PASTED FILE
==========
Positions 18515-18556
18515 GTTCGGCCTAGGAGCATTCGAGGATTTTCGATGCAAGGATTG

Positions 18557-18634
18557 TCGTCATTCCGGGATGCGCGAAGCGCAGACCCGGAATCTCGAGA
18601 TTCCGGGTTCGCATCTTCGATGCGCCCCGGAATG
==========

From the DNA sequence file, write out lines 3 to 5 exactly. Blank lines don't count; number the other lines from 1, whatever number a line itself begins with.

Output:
Positions 18557-18634
18557 TCGTCATTCCGGGATGCGCGAAGCGCAGACCCGGAATCTCGAGA
18601 TTCCGGGTTCGCATCTTCGATGCGCCCCGGAATG